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March 1, 2018




A statement by Rev. Jesse L. Jackson, Sr.

Thursday, March 1, 2018


On the last day of February 1968, the former Governor of Illinois, Otto Kerner, and his fellow commissioners released the Kerner Report on what was causing our urban centers to erupt in rebellion and made recommendations of what the United States should do to address the causes and prevent future urban rebellions.  The report’s fundamental conclusion 50 years ago was white America created the conditions, sustained them and had the responsibility of correcting the causes.

It made three central recommendations: (1) open new opportunities for those limited by racial discrimination; (2) empower racial minorities to improve their own conditions with the assistance of both our public and private institutions; and (3) increase communication between racial minorities and the white majority to eliminate racial stereotypes.  The Kerner Commission expected Congress to aid this process with legislation.

Racism still exists, and racial discrimination still exists.  In 2019 it will be 400 years since the first African slaves arrived on our shores in Jamestown, Virginia.  So, after 246 years of slavery; another 31 years of Black Laws; 58 years of legal apartheid; and continuing discrimination, when does America propose to fix this problem?

It’s not that we don’t know WHAT to do.  The Kerner Commission and many other studies have made many recommendations of what should be done to fix this problem.  It seems that it boils down to a LACK OF POLITICAL WILL on the part of America’s leaders and its public and private institutions to do what they know needs to be done.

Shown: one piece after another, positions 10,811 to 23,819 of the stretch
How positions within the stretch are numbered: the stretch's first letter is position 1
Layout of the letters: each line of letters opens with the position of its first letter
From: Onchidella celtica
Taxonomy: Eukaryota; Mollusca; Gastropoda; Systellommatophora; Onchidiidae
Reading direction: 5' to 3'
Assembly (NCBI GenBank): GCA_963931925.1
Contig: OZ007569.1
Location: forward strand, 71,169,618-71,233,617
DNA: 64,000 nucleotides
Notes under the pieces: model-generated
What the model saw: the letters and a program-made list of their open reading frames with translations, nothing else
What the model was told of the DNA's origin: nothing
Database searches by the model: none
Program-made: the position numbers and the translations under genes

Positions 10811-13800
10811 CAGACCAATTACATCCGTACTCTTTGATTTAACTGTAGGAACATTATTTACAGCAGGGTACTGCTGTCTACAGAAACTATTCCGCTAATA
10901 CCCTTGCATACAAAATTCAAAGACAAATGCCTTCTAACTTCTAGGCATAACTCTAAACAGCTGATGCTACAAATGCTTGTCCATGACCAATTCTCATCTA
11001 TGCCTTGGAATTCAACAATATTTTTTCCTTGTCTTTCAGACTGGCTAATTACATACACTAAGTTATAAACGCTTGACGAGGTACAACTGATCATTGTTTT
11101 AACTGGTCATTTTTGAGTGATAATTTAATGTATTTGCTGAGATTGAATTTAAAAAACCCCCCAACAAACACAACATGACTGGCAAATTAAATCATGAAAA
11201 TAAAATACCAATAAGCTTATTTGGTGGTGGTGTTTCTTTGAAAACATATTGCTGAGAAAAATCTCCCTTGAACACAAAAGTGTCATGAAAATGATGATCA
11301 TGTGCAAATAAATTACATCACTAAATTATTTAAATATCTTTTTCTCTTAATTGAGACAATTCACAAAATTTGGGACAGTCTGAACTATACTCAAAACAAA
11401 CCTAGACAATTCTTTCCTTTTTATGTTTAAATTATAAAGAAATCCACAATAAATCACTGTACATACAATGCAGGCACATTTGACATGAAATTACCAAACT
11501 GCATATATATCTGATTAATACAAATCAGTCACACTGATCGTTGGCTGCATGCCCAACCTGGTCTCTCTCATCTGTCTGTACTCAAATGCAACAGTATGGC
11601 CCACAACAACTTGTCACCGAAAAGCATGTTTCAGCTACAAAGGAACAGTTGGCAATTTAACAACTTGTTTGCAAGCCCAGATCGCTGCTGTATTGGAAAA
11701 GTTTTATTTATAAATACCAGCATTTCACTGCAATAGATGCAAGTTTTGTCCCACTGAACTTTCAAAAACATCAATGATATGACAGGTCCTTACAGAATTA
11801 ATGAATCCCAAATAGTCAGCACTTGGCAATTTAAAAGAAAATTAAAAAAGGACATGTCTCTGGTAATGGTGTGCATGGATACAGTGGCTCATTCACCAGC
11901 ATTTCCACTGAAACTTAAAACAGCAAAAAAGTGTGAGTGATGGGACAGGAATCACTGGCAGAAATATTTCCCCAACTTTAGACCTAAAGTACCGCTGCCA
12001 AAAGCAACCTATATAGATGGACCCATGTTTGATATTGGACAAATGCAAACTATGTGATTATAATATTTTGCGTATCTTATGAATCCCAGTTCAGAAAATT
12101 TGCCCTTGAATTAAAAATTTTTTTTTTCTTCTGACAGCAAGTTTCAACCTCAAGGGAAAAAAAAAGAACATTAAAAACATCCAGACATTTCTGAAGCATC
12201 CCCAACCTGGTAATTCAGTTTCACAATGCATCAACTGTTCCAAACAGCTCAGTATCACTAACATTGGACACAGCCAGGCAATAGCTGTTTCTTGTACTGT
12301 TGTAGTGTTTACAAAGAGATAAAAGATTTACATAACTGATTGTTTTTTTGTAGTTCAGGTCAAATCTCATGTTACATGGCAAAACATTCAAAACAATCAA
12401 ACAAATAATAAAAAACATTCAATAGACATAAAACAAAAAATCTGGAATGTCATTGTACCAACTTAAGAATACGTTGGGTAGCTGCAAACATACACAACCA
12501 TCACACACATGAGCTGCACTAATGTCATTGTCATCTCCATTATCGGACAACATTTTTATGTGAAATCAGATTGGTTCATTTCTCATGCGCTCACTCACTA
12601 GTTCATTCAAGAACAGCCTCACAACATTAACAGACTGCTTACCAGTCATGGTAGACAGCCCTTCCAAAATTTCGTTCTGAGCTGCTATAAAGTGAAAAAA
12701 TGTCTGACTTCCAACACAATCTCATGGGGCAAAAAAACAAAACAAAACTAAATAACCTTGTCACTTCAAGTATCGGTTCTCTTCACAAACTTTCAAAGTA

It is the challenge of this generation to understand this legacy and fix this problem.  The American people are critical of today’s politicians for not offering them a big vision and a big challenge.  Well here is the challenge if any American politician has the vision and the courage to raise it and address it.

And it’s not in conflict with other national goals of full employment, job training, and universal health care, safe, sanitary and affordable housing for all Americans, a high quality and equal educational opportunity for all Americans, full participation in America’s democracy, rebuilding America by investing in its infrastructure in urban America, targeted suburban communities and rural America, along with other American needs.

What is good for African Americans and people of color is good for all Americans.  What is good for some Americans is not necessarily good for African Americans and other people of color.

And today, like in the past, the issue is not just racial injustice and inequality, but gender inequality and economic inequality.  The conditions that caused the Kerner Commission report to be written in the first place, unfortunately, are still present today.  Is anyone willing to take up the challenge of fixing them?




Frank Watkins


Rainbow PUSH Coalition is a multi-racial, multi-issue, progressive, international organization that was formed in December 1996 by the Reverend Jesse L. Jackson, Sr. through merging of two organizations he founded Operation PUSH People United to Serve Humanity (estab. 1971) and the Rainbow Coalition (estab. 1984). With headquarters in Chicago and offices in Washington, D.C., Atlanta, Detroit, Houston, Los Angeles, New York and Oakland, the organization works to make the American Dream a reality for all citizens while advocating for peace and justice around the world. RPC is dedicated to improving the lives of all people by serving as a voice for the voiceless. Its mission is to protect, defend and gain civil rights by leveling the economic and educational playing fields while promoting peace and justice around the world.


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